Chancellor's Parashah Commentary
APRIL 15, 2001 22 NISAN 5761
Ismar Schorsch is the chancellor of The Jewish Theological Seminary.
Synagogue attendance always swells at Yizkor. No matter how attenuated our sense of being Jewish, we are drawn back for a moment to offer a prayer ("may God remember") in memory of those we have loved and lost. The observance of Yahrzeit and Yizkor remains hallowed. The proximity of death still fills us with reverence if not foreboding.
The memorial service is recited in the synagogue four times a year - on Yom Kippur and on the last days of the pilgrimage festivals of Pesah, Shavuot and Sukkot. Like the custom of Yahrzeit, Yizkor is a product of the Crusades which cast a pall on the small communities of Ashkenazi Jewry scattered across Western and Central Europe in the centuries following 1096. Religious fanaticism fomented the teaching of contempt, contracted economic opportunity, increased the burden of arbitrary taxation and constantly threatened to erupt in persecution and expulsion. With martyrdom in the air, Jews adopted prayers and practices to commemorate the victims and socialize the young. Thus many a community kept on the almemor in its synagogue (the stand from which services were led and the Torah read) a memorbuch (whence the name) with burgeoning lists of local members and renowned sages who had perished because they refused to convert. At the Yizkor service, where these names were read aloud, the community would grieve for the past even as it prepared for the future.
My objective, however, is not to dwell on the genesis of Yizkor but its format. Specifically, I wish to show how the memorial service came to be associated with the final days of Pesah, Shavuot and Sukkot. Yom Kippur constitutes less of a problem because according to an older midrash, commemorating the dead and giving charity in their behalf had already found its way into the unfolding ritual of the day (Tanhuma, Haazinu, 1). But what determined that the impulse to mourn would gain expression in the liturgy at the end of the pilgrimage festivals? There is nothing self-evident about the location. The answer, I submit, reveals the power of texts in a book-based religion to shape a new practice once the need for it is felt.
In my father's old mahzor (Heidenheim) from which I daven on the holidays, the brief Yizkor service bears an utterly strange name, "seder matnat yad - the order of giving." Of German origin, the Mahzor seemed to stress the importance of giving charity each time we intone a prayer for the departed. But beyond that, the nomenclature points to the reason that Yizkor was affixed to the last days of Pesah, Shavuot and Sukkot, although it took years of puzzlement on my part before I saw the ingenious connection.
The unexpected German name for Yizkor actually derives from the identical Torah reading designated for all three days. The festival is concluded appropriately enough by a short section of Deuteronomy which summarizes the religious calendar of ancient Israel (15:19-16:17, extended to 14:22 on Shabbat). The final passage, in accord with Deuteronomy's preoccupation to centralize the cult, emphasizes the obligation of all males to journey to the national shrine on each of the three pilgrimage festivals (hence the name). Moreover, "they shall not appear before the Lord empty-handed, but each with his own gift (ke-matnat yado), according to the blessing that the Lord your God has bestowed upon you (16:16b-17)." As my German Mahzor makes abundantly clear through its nomenclature, the link between Yizkor and the pilgrimage festivals is the act of giving. In neither case are we to approach God "empty-handed" The Torah reading provided an elegant matrix for the implanting and sanctifying of a sorely needed liturgical innovation.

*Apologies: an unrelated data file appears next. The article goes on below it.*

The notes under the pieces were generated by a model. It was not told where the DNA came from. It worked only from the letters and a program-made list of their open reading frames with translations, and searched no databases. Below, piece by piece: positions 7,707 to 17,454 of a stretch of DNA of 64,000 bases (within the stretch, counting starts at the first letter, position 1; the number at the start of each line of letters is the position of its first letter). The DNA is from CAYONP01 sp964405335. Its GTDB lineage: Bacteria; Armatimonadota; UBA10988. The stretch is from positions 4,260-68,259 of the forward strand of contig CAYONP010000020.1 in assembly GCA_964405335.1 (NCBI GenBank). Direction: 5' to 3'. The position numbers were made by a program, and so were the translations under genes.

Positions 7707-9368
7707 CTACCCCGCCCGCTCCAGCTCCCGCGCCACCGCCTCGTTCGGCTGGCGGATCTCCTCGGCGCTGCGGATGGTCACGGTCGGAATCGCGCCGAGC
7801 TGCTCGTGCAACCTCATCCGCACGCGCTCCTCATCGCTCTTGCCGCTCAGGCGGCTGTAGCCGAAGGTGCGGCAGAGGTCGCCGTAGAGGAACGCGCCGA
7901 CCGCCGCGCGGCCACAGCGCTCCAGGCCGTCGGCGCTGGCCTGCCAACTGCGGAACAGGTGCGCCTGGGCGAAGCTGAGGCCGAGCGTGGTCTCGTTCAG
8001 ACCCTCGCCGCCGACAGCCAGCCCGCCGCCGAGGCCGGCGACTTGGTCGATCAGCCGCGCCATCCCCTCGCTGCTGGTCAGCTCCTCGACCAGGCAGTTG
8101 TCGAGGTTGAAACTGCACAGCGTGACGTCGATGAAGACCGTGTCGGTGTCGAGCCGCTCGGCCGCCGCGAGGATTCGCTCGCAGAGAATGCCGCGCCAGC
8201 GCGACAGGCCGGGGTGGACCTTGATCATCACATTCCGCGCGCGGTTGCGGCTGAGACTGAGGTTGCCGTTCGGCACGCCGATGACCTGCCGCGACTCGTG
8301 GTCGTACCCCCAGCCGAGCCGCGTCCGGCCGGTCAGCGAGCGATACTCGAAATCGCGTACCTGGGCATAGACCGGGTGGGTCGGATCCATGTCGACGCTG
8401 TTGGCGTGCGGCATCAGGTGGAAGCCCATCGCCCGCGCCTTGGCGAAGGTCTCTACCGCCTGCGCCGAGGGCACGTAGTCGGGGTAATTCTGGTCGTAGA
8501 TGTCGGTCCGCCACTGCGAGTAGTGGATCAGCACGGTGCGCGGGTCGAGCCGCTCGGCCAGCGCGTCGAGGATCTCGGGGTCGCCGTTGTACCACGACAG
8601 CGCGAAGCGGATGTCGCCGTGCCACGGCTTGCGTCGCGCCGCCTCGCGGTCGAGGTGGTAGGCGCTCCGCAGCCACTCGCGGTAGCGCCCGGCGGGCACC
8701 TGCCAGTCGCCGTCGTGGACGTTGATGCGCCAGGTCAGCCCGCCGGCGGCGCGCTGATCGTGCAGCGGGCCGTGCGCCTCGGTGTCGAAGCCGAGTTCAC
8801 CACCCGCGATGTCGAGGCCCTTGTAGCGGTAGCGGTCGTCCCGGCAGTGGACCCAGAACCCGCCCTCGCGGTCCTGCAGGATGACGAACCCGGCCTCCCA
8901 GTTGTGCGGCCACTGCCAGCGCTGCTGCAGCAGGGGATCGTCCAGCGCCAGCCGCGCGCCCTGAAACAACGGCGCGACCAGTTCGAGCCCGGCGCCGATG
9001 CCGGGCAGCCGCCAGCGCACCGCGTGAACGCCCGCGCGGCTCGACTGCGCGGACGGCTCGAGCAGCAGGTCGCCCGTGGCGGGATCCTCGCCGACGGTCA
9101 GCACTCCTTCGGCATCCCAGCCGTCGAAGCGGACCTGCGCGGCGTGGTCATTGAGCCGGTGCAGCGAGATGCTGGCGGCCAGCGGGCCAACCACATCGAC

In our day, the meaning of Yizkor is more personal than communal. But it is still saliently marked by the giving of charity. Each time we intone a Yizkor prayer for a departed loved one, we pledge ourselves to perform an act of charity. To be sure, the underlying theology has changed. In the midrash, the living redeem the dead, that is, every memorial prayer with its accompanying charity enhances the welfare of the deceased in the world beyond. More pointedly, the giving is what makes the prayer work. For us, the prayer is no longer an act of intercession. The giving improves the lot of the living. If anything, it is the values of the departed that intercede to inspire in us acts of self-transcendence. A slight modification in the traditional text of the Yizkor prayer reflects the shift in worldliness.
Yet what remains constant is the connection between remembering and giving. Ritual produces social capital. Time and again in Judaism, the social and moral values are inculcated and transmitted indirectly through purely ceremonial instruments. Attending a minyan impresses on us the primacy of community and the obligation each of us has to sustain it. Making a Seder reminds us of the enduring ideal of family unity, while facing east when we pray serves to keep Jerusalem and Israel ever in our minds. It is not for naught that each Shabbat morning after the Torah reading we offer a special prayer (misheberakh) for all "those who unite to establish synagogues for prayer, and those who enter them to pray (i.e. to make a minyan), and those who give funds for heat and light, and wine for kiddush and Havdalah, bread for the wayfarer and charity to the poor; and all who devotedly involve themselves with the needs of the community and the Land of Israel (Sim Shalom for Shabbat and Festivals, p. 148)."
These are the values, skills and social networks that are acquired by living Judaism in the framework of a synagogue community. There is no divide in Judaism between ritual and morality. The former is the seedbed for the latter. Ideally, our relationship to God should determine our relationship to the world in which we live.